RB: Tell me your story about Dave Stockton, and the year he was paired with Palmer.

CB: Palmer wasn’t on the tee yet, and it was close to the (starting) time. I was pretty new at that time as a starter. And I knew what the rules were, and he’s got to be there when the time comes. He wasn’t there, he wasn’t there, and I kept looking at the clock. Stockton came over, looked at me and said, “Don’t even think about it.” About that time here comes Palmer. They think, and golf thinks, that he was the instigator of big-time golf for them, and they respect that. And rightfully so.

RB: Have you ever had a pinch-me moment, when you’re watching golf on TV and you think, “Hey, I know that guy?”

CB: Absolutely. It happens very time, every tournament. I’ll always say, “There was a great guy and there was this experience.’”

RB: Like the time Tom Lehman made a request, and you did what he asked?

CB: I’m always on No. 1 tee, and No. 4 tee is relatively close there (at Wakonda). No. 1 has priority and they’re on the clock. We don’t start them early or late. It’s essential that they’re on time. And we have right-of-way on the first tee. That was when we introduced the players and gave part of their bios. Past champion of this, and this, and this. And Tom Lehman was the last player to be introduced. The player right ahead of him was getting ready to hit and the guys on No. 4 had been waiting for us to clear so they could hit. And Lehman says, “Don’t give me any of that long intro, just say that I’m from Minneapolis. That would be great and we won’t hold those guys up any more.” I thought that was really a touch of class, and I did what he asked. After he hit he came over, gave me a high five and said, “I appreciate you doing that.”

RB: Does it make it extra special to have your sons, Jim and Jon, helping you with the starting duties?

CB: That’s a great experience and the greatest thing. It’s an honor for me to have them there and to help me, and see he respect they show the other players. Because they’ve grown up watching these guys and they’re their idols. My boys are both good golfers and good gentlemen. And it’s my honor and pleasure to have them there and to work with me.

RB: Are you thinking about retiring from your starter duties any time soon?

CB: Each year I say, “Well, maybe one more year.” The pro-am is a tough thing. It requires a lot of work, and you find yourself running after yourself to get it done. But once the pros start on Friday, that’s a different ballgame, and it’s fun. When it’s over you think, “Boy, I’m not going to do this again.” But along about Christmas time and January and February, you start to get the urge. I’ll be there. They’ll have to carry me off (the tee).

RB: As someone who loves golf, how fortunate do you feel to have an event like this in our city?

CB: It’s fantastic. I love it, and the people back it and support it. I think it’s very important to have it here.

By Rick Brown, Principal Charity Classic Senior Reporter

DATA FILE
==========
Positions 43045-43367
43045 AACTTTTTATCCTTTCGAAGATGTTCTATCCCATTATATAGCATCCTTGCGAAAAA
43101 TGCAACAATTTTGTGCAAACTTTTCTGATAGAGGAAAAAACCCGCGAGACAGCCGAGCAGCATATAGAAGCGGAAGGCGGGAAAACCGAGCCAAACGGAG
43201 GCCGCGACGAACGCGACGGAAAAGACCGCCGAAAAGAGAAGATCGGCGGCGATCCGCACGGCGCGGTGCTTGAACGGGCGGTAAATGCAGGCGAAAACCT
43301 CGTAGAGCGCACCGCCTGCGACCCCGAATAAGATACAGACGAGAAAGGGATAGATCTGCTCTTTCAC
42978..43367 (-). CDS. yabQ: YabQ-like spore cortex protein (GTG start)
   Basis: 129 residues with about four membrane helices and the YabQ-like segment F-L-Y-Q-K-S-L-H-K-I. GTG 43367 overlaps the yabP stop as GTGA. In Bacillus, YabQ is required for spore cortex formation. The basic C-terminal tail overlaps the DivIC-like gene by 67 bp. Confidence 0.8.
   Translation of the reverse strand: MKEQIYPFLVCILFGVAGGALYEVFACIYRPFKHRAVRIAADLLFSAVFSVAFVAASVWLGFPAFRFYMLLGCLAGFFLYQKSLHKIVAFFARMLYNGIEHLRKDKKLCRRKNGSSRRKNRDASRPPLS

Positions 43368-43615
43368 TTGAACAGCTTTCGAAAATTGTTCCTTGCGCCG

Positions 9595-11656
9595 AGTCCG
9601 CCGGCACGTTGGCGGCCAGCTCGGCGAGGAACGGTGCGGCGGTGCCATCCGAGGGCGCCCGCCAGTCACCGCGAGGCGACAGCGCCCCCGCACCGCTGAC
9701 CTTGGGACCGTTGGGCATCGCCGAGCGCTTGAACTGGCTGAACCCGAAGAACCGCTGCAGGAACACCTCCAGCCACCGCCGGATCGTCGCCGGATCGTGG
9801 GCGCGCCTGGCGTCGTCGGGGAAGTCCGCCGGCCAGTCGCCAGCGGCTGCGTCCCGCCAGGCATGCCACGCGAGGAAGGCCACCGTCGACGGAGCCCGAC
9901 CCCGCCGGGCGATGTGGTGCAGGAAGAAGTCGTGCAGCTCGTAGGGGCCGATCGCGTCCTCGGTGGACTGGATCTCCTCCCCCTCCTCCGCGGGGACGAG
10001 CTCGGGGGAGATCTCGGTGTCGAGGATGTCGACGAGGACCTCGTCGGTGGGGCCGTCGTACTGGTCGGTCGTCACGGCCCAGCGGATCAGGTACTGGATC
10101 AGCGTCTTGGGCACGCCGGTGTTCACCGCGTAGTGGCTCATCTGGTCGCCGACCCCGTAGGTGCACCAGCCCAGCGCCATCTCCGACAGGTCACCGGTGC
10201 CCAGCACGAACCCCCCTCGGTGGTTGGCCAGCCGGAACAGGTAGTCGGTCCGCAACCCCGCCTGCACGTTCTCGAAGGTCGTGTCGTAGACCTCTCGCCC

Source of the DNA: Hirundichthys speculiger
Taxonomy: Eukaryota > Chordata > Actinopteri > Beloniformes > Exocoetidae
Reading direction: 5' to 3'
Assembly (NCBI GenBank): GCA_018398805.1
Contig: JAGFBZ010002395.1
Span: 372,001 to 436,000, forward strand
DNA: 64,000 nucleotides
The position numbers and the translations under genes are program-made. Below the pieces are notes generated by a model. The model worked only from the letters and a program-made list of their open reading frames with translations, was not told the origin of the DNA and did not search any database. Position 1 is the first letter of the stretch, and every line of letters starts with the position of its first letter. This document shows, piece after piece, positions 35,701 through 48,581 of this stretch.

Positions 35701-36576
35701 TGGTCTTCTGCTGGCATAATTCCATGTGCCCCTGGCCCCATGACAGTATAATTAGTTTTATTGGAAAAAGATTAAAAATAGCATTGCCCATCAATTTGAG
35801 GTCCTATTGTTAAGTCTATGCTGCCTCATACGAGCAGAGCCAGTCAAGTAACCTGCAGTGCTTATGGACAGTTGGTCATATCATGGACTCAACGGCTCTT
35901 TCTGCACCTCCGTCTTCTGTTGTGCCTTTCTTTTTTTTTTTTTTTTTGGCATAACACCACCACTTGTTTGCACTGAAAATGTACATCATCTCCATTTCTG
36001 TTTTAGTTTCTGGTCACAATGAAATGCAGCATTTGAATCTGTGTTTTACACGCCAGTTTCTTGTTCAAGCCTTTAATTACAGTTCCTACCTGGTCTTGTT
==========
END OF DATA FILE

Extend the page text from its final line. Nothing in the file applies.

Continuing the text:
New kids on the block and hangin’ tough

There’s something to be said about being the new kid on the block. Even at 50 years old. That’s the beauty of being a PGA TOUR Champions rookie, writes Principal Charity Classic Senior Reporter Rick Brown.

A 50th birthday cake includes a new tour. A new opportunity to play golf at a competitive level, against guys you went toe-to-toe with during your PGA TOUR days.

And events like the Principal Charity Classic constantly reinvent themselves. Each season provides fans an opportunity to see the next wave of eligible players. Last year, Ryder Cup captain Davis Love III made his first appearance. This year, the new headliners include John Daly and Miguel Ángel Jiménez.

In the Principal Charity Classic’s 15-year history, there have been 309 different players in the field. The 2015 field included 14 new faces. There were 16 newcomers in 2014.

Daly isn’t the only multiple PGA TOUR winner or major champion playing in his first Principal Charity Classic next month. Todd Hamilton’s name is on the Claret Jug after winning the British Open in 2004, when he beat Ernie Els in a playoff. Earlier that year, Hamilton birdied the final two holes to edge Love by a shot at the Honda Classic. Craig Parry, a two-timer winner on the PGA TOUR, will also be here.

Eligible to play in 2017 will be David Toms (he turns 50 on Jan. 4, 2017) and Steve Stricker (Feb. 23).

That’s the reinvention I spoke of. But there’s always an exception to the rule.

Gil Morgan is the only player to tee it up in all 15 Principal events. He won the title in 2006 at Glen Oaks, the 24th of his 25 PGA TOUR Champions victories.

Morgan, who was this tournament’s first first-round leader back in 2001, turns 70 years old in August. And he’ll keep his Principal streak alive, too, committing to this event last week.

When the Principal Charity Classic made its debut at Glen Oaks in 2001, Daly was 10 years removed from his PGA Championship, and six years removed from his British Open crown. But his fifth and final victory on the PGA TOUR, the 2004 Buick Invitational, was three years in the future.